“Prior to my current posting as the Pastry Chef at the ITC Windsor and heading bakery, pastry and Fabelle, I was also part of the kitchens of ITC Sonar, Kolkata, where I worked as the Sous Chef- Bakery, Pastry & Fabelle.”
Rimzim Singh, HR Manager at Hotel Crowne Plaza New Delhi Rohini asserts that in the present day industry females are increasingly being employed as chefs and F&B professionals in the hospitality industry. She adds, “Media has played an important role in glamorizing a chef’s life and their passion to work in kitchen. Female chefs have brought in a new energy to professional kitchens and they are running the restaurants successfully. It will take time but soon we will see women and men ratio same in F&B and culinary field.”
It seems that sexist gender roles continue to dictate that the kitchen and home are the workplace of the woman, and the outside world – and its kitchens – the workplace of men. Very few women have thus made it as chefs in the kitchens of high-end Indian restaurants and cafés.
If one steps into the shoes of a female culinary student one finds that they have spent hours studying tirelessly to achieve their dreams. They toil in the kitchen to carve their own niche. After this, imagine them being told that they are not as good as the male chefs!
They are treated as second fiddles in F&B outlet kitchens. Isn’t it time they took the reins in their hands and demanded an equal – if not superior – role in the kitchens as their male counterparts?
Neeraj believes that women can definitely be excellent leaders in the restaurant kitchens. He states, “I strongly believe that women can become excellent leaders in professional kitchens and there are some well-known examples of outstanding women head chefs in our own country – although the numbers are not large, but they are very promising. It is essential that women, in whatever capacity or job role, are respected, made to feel safe and given the opportunity to work shoulder-to-shoulder with the men in the kitchens. That is what’s required to bring in more women hands in our professional kitchens.”
Rimzim says that women’s versatility makes it all the more important for them to be treated on equal footing as male chefs, particularly at a time when COVID 19 is having an adverse impact on all aspects of life. She avers, “A woman’s inclination towards kitchen and versatile knowledge and experience in the said field should itself act as a self-motivation to drive her to a leadership role. Additionally hospitality industry has left no stone unturned towards gender diversity, especially when it comes to advanced employment opportunities for females in various departments. IHG itself has career progression program for High Potential Lady Colleagues like “Climb, Lead and Rise for Elevated roles at managerial level and HOD level.”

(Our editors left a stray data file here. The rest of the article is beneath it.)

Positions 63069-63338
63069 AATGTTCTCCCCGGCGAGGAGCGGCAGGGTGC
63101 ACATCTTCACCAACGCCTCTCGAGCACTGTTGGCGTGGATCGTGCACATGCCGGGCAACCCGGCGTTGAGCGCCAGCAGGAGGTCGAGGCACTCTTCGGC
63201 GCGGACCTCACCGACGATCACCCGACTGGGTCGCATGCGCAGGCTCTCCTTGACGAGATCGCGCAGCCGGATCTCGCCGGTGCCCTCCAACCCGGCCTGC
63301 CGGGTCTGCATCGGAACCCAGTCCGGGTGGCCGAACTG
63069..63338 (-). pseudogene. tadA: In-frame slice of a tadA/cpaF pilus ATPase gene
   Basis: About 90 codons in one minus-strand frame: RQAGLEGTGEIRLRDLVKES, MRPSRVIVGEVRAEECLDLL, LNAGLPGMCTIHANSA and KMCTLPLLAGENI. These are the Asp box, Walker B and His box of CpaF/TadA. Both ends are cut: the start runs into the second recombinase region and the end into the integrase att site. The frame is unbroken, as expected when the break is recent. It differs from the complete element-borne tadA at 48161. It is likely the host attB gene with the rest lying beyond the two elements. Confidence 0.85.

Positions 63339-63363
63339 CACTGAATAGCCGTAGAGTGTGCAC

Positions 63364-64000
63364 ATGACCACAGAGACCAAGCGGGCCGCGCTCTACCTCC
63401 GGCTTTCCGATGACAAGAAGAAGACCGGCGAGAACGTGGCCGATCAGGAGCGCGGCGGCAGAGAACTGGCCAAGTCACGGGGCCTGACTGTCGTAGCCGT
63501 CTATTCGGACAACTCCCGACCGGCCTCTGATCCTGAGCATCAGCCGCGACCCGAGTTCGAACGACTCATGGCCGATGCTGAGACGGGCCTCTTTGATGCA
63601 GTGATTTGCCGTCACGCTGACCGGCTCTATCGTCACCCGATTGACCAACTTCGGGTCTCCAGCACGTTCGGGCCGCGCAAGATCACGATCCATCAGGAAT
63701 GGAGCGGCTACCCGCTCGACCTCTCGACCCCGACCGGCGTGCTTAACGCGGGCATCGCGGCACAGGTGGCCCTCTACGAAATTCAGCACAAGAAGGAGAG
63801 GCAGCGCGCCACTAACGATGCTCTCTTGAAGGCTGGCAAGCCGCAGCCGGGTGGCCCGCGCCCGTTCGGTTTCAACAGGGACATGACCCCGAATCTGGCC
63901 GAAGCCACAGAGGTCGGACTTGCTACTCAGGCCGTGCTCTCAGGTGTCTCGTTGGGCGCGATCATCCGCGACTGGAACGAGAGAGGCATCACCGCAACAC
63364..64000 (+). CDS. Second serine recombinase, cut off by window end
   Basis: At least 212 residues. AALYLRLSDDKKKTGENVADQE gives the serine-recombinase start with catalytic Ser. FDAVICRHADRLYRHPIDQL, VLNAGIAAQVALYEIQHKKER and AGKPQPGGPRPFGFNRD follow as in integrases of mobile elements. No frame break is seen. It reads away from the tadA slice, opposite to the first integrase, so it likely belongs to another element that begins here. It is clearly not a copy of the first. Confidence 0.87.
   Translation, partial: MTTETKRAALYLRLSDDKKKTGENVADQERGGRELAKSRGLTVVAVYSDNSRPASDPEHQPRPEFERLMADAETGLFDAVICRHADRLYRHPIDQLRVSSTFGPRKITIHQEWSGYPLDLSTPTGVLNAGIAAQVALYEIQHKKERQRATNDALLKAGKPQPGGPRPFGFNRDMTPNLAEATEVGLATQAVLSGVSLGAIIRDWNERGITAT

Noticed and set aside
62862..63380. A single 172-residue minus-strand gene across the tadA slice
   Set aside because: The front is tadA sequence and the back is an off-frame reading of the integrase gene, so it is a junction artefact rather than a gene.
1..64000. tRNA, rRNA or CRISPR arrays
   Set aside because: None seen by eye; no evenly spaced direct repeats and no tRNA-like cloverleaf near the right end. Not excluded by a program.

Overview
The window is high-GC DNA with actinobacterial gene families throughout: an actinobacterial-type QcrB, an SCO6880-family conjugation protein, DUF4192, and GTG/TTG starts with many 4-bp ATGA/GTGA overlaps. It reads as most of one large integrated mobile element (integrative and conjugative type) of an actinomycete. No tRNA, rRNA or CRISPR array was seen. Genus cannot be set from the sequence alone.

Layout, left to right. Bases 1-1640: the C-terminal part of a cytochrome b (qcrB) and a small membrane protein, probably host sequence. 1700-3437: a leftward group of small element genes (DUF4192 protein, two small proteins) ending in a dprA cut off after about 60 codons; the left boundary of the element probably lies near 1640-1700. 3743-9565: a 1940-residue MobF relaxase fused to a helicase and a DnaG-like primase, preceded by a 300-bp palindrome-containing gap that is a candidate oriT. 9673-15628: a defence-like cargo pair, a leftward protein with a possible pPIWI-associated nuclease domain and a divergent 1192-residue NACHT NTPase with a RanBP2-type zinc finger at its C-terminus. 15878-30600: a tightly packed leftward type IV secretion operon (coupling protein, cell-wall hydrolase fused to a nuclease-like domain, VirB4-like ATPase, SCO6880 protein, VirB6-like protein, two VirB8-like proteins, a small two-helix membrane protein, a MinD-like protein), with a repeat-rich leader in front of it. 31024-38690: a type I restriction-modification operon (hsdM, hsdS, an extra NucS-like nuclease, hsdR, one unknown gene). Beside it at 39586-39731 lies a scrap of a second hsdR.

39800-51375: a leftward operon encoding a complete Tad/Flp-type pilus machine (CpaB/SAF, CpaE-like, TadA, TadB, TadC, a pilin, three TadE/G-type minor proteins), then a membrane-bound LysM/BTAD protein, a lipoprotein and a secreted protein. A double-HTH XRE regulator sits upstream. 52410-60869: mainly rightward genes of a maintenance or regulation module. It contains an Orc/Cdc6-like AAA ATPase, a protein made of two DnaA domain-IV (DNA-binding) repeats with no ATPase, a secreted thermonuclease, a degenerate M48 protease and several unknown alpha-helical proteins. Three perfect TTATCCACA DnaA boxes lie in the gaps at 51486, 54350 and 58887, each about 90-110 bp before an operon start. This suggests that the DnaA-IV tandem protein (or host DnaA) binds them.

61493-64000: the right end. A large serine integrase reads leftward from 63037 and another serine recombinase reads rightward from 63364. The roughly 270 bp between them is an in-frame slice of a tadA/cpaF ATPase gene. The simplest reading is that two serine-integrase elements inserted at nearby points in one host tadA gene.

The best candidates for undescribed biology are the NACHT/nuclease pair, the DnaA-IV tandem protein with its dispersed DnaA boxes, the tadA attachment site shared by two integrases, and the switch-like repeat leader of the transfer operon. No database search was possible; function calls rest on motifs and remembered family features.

She opines that there are lower number of female chefs as “it involves a lot of physical hard work with long hours of working. However this has eventually changed with latest machines and equipment which has replaced physical work load and organizations are now really focused for work life balance and vacations paid offs.”
Kamlesh asserts, “Women have already proved themselves as leaders when it comes to F&B and kitchens. Right from running a home kitchen or a commercial kitchen women have done it all. Women have been in leadership positions in F&B. Thus, I believe that there should not be a gender bias and hiring should be based on talent.”
Ruby believes that women chefs have already proved their ability by not only being chefs but also chef-owner entrepreneurs. She adds, “There has been a steady incline in both – chefs and enterprising entrepreneurs – and there is only room for more.”
She asserts, “In today’s world, it doesn’t matter whether you’re a man or a woman. One will definitely excel if one brings relentlessness, grit and passion to the plate.”
And this is definitely true as several women restaurateurs are, at present, disrupting the Indian hospitality industry with unique concepts. There are examples of several women breaking the stereotype roles in food and beverage and hospitality industry.
The hierarchy of chefs offers a repertoire of French titles. Often there are various types of chefs operating in one kitchen. They all have different tasks. Chefs – men as well as women – rise from apprentice upwards.
So what are the different ranks of chefs?
Rimzim says, “The different ranks of chefs are: Corporate Chef, Executive Chef, Executive Sous Chef, Chef De Cuisine, Sous Chef, Chef de Partie, Demi Chef De Partie, Commis-1, Commis-2, Commis-3, Apprentice.” She adds, “There are many Lady Chef leaders across the industry and we will most likely continue to witness this increasing in coming years.”